China’s Hainan Airlines steps up international push with 24 billion yuan private placement
Hainan Airlines is stepping up its international expansion with 11 billion yuan (HK$13.7 billion) in aircraft acquisitions on the cards, its second major purchase in three weeks, as the mainland’s fourth-largest carrier strives to catch up with its bigger competitors at home and abroad.
Hainan Airlines told the Shanghai stock exchange on Monday night that it would raise up to 24 billion yuan in a private placement to fund fleet expansion, increase its stake in a sister airline and repay bank loans.
The proceeds will finance the acquisition of 37 new jets – including Boeing 737, Boeing 787 and Airbus 330 aircraft. The fleet expansion, due to be completed in 2018, would bring in 9.7 billion yuan in additional revenue a year, it said. The investments are part of a fleet expansion plan approved by the Civil Aviation Administration of China (CAAC) that allows Hainan Airlines to purchase 105 planes between 2014 and 2018.
“China’s aviation market and macroeconomic environment continue to look optimistic,” the carrier said in the statement. “[The fundraising plan] will further enhance the company’s operational capacity, market share, economy of scale, laying the foundation to achieve the strategic goal [to be a global carrier].”
The latest purchase plan comes on the heels of an order three weeks ago for 30 Boeing 787-9 Dreamliner aircraft with a catalogue price of US$7.7 billion, to be delivered by 2021. Actual prices paid are subject to negotiation and are often kept confidential. Some of the Boeing 787-9 purchases would require further CAAC approval, a company spokesman said.
Overseas markets contributed 4 billion yuan, or 12.6 per cent, of Hainan Airline’s revenue last year. That ratio made it the least globalised carrier on the mainland. By contrast, Air China, China Southern Airlines and China Eastern Airlines earned between 24 and 35 per cent of passenger income from overseas flights last year.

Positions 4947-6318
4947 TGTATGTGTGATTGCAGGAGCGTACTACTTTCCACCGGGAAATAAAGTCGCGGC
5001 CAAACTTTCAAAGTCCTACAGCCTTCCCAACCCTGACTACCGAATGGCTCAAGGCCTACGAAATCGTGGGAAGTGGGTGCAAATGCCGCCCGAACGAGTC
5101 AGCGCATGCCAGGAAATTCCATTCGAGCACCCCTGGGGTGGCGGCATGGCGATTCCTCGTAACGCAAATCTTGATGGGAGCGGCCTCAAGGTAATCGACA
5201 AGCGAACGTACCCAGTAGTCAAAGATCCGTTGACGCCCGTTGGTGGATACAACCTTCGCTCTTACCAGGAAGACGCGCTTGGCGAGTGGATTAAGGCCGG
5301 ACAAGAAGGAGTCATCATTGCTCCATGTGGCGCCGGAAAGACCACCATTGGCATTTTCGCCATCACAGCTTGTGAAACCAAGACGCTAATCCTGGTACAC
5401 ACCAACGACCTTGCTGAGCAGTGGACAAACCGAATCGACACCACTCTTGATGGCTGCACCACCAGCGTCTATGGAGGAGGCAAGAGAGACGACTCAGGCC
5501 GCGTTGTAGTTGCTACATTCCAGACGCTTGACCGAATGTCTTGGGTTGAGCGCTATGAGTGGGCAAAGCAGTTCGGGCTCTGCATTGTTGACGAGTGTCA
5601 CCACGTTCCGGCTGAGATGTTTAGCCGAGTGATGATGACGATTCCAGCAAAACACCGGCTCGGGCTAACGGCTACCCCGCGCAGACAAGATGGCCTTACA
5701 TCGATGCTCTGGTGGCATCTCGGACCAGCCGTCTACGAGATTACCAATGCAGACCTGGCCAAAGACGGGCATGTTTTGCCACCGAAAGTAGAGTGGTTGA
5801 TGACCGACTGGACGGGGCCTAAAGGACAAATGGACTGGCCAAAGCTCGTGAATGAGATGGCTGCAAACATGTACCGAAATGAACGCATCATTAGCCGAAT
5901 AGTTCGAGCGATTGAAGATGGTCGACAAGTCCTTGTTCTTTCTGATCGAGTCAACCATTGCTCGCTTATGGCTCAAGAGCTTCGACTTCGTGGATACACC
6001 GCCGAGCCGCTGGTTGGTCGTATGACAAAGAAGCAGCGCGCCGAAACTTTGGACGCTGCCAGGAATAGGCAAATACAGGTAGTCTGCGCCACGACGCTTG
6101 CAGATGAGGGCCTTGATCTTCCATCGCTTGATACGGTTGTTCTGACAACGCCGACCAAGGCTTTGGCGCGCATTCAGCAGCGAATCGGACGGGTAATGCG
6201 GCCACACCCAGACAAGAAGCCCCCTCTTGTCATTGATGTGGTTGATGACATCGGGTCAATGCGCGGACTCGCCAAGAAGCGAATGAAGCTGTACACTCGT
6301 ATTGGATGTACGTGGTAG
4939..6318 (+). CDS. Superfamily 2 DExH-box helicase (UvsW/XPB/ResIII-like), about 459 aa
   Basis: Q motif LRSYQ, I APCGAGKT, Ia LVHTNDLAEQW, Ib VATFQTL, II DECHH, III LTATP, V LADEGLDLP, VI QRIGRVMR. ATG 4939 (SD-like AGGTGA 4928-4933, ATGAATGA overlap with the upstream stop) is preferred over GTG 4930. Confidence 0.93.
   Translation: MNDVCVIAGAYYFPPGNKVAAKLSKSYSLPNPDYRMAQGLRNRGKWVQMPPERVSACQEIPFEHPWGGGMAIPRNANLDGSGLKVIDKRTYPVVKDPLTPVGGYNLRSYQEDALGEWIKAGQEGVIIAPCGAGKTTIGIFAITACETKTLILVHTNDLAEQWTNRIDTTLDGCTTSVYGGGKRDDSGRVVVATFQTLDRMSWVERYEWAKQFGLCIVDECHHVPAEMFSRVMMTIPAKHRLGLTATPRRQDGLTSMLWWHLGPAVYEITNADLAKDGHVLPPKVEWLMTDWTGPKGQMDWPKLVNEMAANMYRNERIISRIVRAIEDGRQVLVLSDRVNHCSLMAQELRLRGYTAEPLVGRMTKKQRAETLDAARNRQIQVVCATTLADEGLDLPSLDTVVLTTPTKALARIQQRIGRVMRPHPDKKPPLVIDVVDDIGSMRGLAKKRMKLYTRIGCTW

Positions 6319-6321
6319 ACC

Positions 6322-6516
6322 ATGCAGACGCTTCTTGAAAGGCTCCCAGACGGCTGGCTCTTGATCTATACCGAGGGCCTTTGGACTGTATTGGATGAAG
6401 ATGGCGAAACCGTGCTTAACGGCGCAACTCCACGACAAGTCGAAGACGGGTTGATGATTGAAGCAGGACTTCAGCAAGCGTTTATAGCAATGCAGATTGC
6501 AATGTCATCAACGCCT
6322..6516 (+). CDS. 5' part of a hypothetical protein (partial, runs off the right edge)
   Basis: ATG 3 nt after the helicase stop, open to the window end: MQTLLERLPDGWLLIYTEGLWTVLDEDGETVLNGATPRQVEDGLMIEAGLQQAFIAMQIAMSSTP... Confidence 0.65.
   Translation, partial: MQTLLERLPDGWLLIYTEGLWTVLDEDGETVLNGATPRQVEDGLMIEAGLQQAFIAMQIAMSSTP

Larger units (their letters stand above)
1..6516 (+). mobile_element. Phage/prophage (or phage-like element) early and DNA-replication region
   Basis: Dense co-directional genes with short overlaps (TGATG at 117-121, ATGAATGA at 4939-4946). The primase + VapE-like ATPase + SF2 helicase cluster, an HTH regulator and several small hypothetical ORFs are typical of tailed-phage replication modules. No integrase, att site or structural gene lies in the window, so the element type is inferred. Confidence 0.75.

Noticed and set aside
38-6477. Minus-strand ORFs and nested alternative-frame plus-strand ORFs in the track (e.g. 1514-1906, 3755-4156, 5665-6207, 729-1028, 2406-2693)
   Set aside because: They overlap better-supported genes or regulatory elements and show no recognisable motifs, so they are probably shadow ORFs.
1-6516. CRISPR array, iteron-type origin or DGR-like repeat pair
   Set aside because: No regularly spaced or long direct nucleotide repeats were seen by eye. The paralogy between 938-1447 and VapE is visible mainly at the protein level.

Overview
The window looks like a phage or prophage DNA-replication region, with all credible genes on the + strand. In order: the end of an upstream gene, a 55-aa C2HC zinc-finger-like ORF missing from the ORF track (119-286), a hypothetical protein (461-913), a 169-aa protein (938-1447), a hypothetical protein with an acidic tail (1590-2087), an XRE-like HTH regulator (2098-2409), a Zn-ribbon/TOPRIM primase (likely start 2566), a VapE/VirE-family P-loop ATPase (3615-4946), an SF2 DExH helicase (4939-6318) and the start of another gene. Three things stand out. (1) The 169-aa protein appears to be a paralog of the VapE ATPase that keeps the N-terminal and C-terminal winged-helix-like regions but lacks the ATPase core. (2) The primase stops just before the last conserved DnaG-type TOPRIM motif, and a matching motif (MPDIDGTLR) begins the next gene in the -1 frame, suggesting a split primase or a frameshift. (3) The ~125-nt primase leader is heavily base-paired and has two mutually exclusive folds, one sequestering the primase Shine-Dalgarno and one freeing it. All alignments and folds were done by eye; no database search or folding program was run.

“Hainan Airlines is a latecomer to the international market, where it has met with fierce competition from domestic and international peers, lacking adequate market resources,” Shanghai-based Industrial Securities said in a note to investors yesterday. “The company therefore has differentiated its international strategy, snapping up niche markets.”
Hainan’s provincial government will remain the airline’s controlling shareholder via interests held indirectly, but see its stake diluted to 22.6 per cent from 34.8 per cent after the share issuance.
Hainan Airlines’ shares opened 10 per cent higher yesterday at 4.80 yuan, immediately reaching the 10 per cent upper limit in daily price movement, in its first trading day after a half-month suspension.
As part of a pledge that parent HNA Group made in 2012 to slash internal competition among sister airlines, Hainan Airlines will use 8 billion yuan raised from the share placement to acquire a 48.2 per cent stake in Tianjin Airlines, which operates 87 jets and is among the top three carriers in Tianjin, Inner Mongolia and Xinjiang, according to the statement.
Stakes in other HNA Group carriers, including West Air, Beijing Capital Airlines and Hong Kong Airlines, will also be transferred into Hainan by August.